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MANUFACTURERS OF ARCHITECTURAL TERRA COTTA _ FAIENCE STANDARD

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MANUFACTURERS OF ARCHITECTURAL TERRA COTTA _ FAIENCE STANDARD Powered By Docstoc
					          MANUFACTURERS OF ARCHITECTURAL TERRA COTTA & FAIENCE
                             EMAIL: sales@HathernTerraCotta.com

           www.HathernTerraCotta.com Tel 00 44 1509 843302 Fax 00 44 1509 507566

STANDARD SPECIFICATION OF THE MANUFACTURE & USE OF ‘HATHERN’ GLAZED
              OR UNGLAZED ARCHITECTURAL TERRA COTTA

1.0   DEFINITIONS

1.1   Architectural Terracotta (alts:Terra-cotta, Terra cotta)- a ‘body’ of selected and
      prepared clays made plastic by the addition of water, hand pressed into moulds,
      dried, finished and fired in a kiln to make hard and durable. Blocks are generally
      of a size and shape which exceeds that of brick, e.g. 450mm long x 215 x 300
      high. used in load-bearing masonry construction. Blocks can be either ashlar,
      moulded, enriched or ornate. Different colours are typically earthy, e.g. Red, buff,
      tawny, grey, etc.

1.2   Architectural Faience - all as terra-cotta but with the addition of a surface
      coating of either a ‘glaze’ or ‘engobe’, typically a different colour and texture to
      the underbody.

1.3   Body - Clay, or blend of clays, prepared to the required consistency from which
      certain elements and impurities have been removed and to which selected
      constituents may have been added, i.e. mineral stains and metallic oxides.

1.4   Glaze - A coloured coating, either opaque or translucent, applied to clay blocks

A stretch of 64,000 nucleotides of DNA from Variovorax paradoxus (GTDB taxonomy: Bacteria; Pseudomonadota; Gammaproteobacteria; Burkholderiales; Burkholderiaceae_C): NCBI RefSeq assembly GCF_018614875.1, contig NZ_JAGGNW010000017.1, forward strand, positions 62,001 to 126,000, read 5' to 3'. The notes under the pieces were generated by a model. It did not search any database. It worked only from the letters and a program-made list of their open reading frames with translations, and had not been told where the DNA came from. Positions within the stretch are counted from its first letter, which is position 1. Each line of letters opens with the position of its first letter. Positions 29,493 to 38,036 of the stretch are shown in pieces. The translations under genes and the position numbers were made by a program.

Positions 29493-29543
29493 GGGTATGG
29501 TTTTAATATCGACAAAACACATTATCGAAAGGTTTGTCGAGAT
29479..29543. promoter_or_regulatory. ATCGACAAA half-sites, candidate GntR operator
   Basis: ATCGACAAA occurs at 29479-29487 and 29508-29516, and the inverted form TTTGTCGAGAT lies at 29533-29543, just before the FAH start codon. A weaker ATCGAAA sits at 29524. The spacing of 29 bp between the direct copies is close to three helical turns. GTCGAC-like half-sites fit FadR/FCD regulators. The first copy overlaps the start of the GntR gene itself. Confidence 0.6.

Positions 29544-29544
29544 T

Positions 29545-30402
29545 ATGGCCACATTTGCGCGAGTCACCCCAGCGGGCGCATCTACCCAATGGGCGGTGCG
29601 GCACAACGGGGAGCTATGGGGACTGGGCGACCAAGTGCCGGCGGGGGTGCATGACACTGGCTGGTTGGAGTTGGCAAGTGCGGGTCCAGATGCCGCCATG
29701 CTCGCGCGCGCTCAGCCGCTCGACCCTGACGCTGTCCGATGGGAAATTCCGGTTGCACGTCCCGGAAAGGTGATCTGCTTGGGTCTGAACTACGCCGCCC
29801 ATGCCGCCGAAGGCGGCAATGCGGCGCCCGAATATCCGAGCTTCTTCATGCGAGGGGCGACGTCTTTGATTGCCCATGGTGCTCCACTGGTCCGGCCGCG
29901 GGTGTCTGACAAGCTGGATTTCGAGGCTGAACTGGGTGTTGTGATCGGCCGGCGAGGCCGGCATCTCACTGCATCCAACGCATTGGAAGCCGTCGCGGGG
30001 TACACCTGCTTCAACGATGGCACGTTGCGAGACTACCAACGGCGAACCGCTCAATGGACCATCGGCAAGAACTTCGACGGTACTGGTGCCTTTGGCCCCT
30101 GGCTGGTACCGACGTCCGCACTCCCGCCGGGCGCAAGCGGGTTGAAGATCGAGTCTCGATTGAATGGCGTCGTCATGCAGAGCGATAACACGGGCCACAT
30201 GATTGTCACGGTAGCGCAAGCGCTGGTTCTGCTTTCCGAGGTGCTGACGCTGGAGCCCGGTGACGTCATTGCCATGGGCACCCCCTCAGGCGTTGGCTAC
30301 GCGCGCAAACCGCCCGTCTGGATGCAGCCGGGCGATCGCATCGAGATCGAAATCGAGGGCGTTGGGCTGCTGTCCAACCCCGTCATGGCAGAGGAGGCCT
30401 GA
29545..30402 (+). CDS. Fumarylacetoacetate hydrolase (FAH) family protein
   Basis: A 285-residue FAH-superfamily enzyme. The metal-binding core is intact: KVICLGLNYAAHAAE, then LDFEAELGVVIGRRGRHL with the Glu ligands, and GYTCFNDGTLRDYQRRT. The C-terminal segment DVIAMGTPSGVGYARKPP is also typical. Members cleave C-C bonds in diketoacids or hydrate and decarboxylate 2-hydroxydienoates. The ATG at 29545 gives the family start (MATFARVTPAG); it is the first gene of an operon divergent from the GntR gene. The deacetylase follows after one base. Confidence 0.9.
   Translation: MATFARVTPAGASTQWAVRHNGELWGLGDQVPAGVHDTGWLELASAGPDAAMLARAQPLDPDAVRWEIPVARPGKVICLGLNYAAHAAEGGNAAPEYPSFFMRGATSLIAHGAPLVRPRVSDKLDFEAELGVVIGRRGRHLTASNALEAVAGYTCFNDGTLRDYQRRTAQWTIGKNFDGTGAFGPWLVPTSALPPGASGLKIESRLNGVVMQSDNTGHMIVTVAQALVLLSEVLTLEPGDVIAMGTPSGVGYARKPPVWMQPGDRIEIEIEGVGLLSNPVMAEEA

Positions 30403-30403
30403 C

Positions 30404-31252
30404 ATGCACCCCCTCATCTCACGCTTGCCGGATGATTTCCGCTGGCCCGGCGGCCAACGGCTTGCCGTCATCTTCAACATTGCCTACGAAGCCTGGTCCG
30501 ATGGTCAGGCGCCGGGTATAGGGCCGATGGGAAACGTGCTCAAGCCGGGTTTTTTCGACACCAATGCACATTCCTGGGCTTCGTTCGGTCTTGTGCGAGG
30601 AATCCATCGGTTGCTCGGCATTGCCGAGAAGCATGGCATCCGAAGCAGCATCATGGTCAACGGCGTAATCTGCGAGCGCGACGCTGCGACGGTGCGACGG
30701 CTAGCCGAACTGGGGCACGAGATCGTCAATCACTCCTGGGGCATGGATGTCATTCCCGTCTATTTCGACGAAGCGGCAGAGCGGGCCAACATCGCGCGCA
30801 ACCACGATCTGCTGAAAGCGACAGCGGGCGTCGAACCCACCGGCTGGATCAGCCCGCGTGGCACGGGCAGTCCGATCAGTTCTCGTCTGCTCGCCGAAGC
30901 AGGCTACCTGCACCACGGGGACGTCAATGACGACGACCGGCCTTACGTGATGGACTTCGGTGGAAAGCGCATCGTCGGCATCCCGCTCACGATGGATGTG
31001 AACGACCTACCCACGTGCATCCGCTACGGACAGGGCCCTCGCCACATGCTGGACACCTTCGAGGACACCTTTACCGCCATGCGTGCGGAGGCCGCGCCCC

or slabs which when fired become a hard and durable finish. Glazes can be plain,
      mottled or textured and can range from high gloss to egg-shell finish.

1.5   Engobe - an opaque, coloured clay slip coat applied to the surface of a block or
      slab and fired to a hard and durable finish

1.6   Hand pressed block - a load bearing unit, either Terra-cotta or faience, formed
      by building clay walls approx. 35mm (11/4") thick. Hollow cells are formed in the
      back of the block by the addition of strengthening webs. They can be straight,
      curved or circular Blocks fall into the following categories.

      •       Ashlar - a block of rectangular shape with one or more finished faces. I.e.


Hathern Offices, Hathernware Industrial Estate, Rempstone Road, Normanton on Soar, Loughborough,
                                      Leicestershire, LE12 5EH

                             Part of Charnwood Forest Brick Limited

                                    Registered No 03690069 England
              ashlar quoin; two faces, ashlar double quoin; three faces.

       •      Moulded - a block with a uniform linear profile along one or more faces.
              E.g. string, cill, cornice, etc.

       •      Enriched - an otherwise ashlar or moulded block with the addition of a
              simple sculpted decoration pattern. E.g. egg & dart, acanthus leaf, etc.

       •      Ornate - a block bearing a complex piece of free hand sculpture e.g. coats
              of arms, statuary, urns and vases, etc.

1.7    Extruded block - linear units of either ashlar or moulded description machine
       formed by forcing clay around a shaped die. Continuous voids may also be
       formed in the process in the direction of extrusion.

1.8    Slab - A non load bearing unit, either terra-cotta or faience, in the range of 40 to
       75mm thick made by either pressing, extrusion or casting, used as a cladding to